Yes, it gets a bit sentimental. Yes, some 'Ya-Ya Sisterhood' friendship clichés creep in. Yes, it glosses history. But it's also heartfelt, hilarious and the cast is a dream-team topped by Viola Davis.
[The Help] is, in some ways, crude and obvious, but it opens up a broad new swath of experience on the screen, and parts of it are so moving and well acted that any objections to what's second-rate seem to matter less as the movie goes on.
Shot like an inductee in the Hallmark Hall Of Fame, The Help covers an ugly era in superficial gloss that's only punctured by the particulars of Mississippi race law or hiring practices that are a mere hairsbreadth away from slavery.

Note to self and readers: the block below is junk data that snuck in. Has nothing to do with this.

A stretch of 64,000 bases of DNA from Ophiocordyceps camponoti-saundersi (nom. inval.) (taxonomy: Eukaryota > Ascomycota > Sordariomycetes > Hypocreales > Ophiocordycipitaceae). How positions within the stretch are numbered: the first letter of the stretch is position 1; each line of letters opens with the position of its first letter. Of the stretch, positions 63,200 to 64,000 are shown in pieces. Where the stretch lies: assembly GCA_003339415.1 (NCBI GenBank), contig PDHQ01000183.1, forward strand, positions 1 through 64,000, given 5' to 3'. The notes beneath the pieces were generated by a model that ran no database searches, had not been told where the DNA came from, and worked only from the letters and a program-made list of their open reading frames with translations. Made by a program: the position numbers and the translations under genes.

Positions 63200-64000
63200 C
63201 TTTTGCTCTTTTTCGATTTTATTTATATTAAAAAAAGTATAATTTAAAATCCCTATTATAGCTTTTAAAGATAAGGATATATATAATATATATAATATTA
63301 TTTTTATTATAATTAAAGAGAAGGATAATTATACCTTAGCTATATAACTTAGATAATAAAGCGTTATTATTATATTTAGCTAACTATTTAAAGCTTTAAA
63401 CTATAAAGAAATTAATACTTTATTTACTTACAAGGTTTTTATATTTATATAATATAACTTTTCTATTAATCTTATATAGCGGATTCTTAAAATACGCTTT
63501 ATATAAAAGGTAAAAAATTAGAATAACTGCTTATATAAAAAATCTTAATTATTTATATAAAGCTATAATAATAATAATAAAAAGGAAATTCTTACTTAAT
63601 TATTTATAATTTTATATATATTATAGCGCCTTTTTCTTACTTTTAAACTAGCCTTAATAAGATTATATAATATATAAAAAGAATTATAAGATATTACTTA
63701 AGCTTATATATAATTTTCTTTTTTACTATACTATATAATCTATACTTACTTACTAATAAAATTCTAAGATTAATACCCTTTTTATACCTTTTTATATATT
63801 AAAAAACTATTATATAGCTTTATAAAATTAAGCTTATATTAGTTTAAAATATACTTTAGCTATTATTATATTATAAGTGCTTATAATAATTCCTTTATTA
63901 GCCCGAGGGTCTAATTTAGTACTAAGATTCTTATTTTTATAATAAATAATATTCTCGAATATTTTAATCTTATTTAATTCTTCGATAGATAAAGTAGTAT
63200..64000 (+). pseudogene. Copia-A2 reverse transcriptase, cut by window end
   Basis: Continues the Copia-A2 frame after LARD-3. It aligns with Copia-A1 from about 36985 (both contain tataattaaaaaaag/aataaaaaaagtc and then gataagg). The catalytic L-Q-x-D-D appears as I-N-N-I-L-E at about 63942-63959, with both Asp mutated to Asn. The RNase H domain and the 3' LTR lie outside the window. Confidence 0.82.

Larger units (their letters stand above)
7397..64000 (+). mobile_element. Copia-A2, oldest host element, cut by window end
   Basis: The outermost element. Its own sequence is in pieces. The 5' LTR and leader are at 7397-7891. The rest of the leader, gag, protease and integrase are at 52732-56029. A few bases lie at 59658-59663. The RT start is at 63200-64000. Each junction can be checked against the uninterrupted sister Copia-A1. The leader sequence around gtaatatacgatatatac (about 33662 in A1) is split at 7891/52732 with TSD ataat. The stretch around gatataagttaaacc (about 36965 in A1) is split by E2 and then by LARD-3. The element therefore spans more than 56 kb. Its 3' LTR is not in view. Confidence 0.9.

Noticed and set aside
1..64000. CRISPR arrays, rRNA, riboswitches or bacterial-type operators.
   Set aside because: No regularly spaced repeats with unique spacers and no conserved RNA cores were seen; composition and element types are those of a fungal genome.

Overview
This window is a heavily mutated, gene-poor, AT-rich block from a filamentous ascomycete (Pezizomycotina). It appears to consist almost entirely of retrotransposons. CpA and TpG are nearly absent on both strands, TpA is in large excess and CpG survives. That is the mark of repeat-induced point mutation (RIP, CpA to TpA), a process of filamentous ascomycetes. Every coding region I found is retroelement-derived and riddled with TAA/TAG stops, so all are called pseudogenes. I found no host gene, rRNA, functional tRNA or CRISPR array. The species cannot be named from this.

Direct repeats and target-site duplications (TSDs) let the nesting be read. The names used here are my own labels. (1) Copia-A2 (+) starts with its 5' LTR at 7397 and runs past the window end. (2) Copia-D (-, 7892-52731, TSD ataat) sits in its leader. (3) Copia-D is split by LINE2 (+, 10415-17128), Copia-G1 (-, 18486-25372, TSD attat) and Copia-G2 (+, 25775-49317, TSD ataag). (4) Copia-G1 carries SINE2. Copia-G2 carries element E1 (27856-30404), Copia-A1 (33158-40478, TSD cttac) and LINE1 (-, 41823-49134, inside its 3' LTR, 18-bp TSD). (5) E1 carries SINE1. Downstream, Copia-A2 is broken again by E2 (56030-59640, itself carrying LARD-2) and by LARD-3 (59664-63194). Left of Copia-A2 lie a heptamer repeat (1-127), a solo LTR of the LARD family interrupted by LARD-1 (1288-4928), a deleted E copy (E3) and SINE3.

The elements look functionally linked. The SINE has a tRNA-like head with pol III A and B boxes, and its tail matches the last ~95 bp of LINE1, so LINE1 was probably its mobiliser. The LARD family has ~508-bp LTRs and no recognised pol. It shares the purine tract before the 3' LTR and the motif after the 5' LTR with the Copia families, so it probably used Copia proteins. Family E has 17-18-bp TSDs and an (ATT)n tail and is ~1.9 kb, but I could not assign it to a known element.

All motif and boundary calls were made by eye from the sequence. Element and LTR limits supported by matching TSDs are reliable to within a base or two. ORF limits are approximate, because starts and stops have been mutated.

Both taste and perspective will inform whether viewers will find The Help a revelatory celebration of interracial healing and transcendence, or a patronizing portrait that trivializes those alliances by reducing them to melodrama and facile uplift.
"The Help'' comes out on the losing end of the movies' social history. The best film roles three black women will have all year require one of them to clean Ron Howard's daughter's house. It's self-reinforcing movie imagery.
It serves as an enlightening and deeply affecting exercise in empathy for those who've never considered what life must have been like for African-Americans living with inequality a full century after the Emancipation Proclamation called an end to slavery.